> average of $12-$13 for each) and I do listen to them regularly. I realize
> that if I wish to complete my collection of these tapes, I'll have to bit
> the bullet and pay much higher prices now.
> Fortunately, with these tapes, the prices rise for a few months then go back
> down to more reasonable levels for a bit.
>
> Carl Stephen Koto
>
>>
>> ----- Original Message ----- From: "Roderic G Stephens"
>> <[log in to unmask]>
>> To: <[log in to unmask]>
>> Sent: Wednesday, March 09, 2011 10:08 PM
>> Subject: [ARSCLIST] Mercury Madness
>>
>>
>> Hello All,
>> This is something that Tom should be able to address. It is a really a
> tribute to Tom's mom and dad's historic recordings, but this resurgence of
> recognition and value truly shows that they did something special. I've
> found that Amazon is offering excellent re-masterings of the Mercury Living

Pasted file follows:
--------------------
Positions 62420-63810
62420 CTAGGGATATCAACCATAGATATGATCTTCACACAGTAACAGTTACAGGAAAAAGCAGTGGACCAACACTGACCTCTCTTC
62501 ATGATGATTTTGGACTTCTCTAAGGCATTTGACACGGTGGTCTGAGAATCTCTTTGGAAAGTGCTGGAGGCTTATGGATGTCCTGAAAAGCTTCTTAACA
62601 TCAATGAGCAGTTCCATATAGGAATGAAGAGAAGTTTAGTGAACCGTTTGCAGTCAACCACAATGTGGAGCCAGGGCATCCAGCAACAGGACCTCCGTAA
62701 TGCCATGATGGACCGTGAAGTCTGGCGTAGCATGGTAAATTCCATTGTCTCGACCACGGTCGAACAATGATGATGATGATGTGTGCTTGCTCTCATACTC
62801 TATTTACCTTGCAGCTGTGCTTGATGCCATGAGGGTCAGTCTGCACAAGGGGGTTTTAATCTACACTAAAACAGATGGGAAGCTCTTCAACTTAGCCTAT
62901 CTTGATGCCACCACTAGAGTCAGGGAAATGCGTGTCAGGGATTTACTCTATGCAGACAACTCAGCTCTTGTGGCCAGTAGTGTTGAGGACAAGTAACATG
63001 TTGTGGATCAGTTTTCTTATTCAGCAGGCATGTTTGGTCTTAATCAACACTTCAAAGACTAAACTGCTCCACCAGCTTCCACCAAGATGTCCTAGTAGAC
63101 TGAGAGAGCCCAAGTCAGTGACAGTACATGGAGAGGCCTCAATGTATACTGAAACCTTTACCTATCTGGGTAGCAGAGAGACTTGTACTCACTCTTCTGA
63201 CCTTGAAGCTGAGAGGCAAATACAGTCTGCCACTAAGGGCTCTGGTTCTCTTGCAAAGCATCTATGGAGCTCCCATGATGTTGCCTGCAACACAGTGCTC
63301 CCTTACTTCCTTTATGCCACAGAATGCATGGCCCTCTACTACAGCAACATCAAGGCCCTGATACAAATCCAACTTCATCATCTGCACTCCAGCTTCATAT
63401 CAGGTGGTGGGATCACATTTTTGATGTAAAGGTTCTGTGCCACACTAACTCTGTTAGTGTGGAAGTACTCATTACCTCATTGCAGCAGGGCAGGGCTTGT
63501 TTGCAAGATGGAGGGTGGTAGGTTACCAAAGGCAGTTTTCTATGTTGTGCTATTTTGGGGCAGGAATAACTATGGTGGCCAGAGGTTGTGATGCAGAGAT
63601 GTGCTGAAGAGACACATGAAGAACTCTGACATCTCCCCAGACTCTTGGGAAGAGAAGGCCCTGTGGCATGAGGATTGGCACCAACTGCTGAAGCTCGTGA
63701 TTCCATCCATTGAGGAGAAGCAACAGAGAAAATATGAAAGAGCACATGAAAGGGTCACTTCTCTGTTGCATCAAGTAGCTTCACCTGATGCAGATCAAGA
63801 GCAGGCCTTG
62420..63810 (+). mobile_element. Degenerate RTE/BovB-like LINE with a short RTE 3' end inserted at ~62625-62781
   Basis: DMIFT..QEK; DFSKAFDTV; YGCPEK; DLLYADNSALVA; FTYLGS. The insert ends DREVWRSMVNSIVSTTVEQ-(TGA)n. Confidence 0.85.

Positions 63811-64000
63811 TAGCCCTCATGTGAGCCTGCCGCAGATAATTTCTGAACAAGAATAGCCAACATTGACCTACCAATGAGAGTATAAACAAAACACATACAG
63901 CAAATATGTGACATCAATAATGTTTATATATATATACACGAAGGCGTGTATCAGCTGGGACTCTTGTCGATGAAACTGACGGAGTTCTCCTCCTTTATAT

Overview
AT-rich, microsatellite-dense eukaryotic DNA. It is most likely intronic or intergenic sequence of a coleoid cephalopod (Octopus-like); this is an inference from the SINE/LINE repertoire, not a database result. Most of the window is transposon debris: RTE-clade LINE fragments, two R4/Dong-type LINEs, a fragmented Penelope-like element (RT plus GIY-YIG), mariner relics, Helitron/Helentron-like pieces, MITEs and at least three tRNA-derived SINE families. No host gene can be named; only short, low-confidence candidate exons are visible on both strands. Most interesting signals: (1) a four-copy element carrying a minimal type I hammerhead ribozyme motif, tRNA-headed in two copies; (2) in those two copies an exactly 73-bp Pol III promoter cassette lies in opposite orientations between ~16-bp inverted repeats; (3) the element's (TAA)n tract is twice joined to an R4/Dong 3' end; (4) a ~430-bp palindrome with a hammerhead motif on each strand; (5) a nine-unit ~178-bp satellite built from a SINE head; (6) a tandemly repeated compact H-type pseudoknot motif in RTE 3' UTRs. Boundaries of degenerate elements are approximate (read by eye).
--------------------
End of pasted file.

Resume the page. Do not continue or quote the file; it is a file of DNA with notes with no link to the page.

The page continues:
> Presence series including some even in SACD, although those are, of course,
> 3-track. The prices are in the $6-12 range depending if used or new. My
> first question is, who is doing the re-mastering, and Tom, are you involved?
> The personal reviews on Amazon are mostly all five stars by those who have
> purchased them. My second query has to do with the original two track reel
> to reel tapes that are currently being sold on eBay. Can you believe that
> today, the Antal Dorati recording of Brahm's Variations on a Theme of Haydn,
> MVS5-25 sold for $202.50?!! Not only does the CD remaster have that tune,
> but it also includes the Enesco: Romanian Rhapsody No.
>> 2. In addition, tape MDS5-3, Bizet: Carmen Suite and L'Arlesienne Suite
> No. 1 sold for $305! So, what is the reason for this madness? Pondering, Rod
> Stephens
>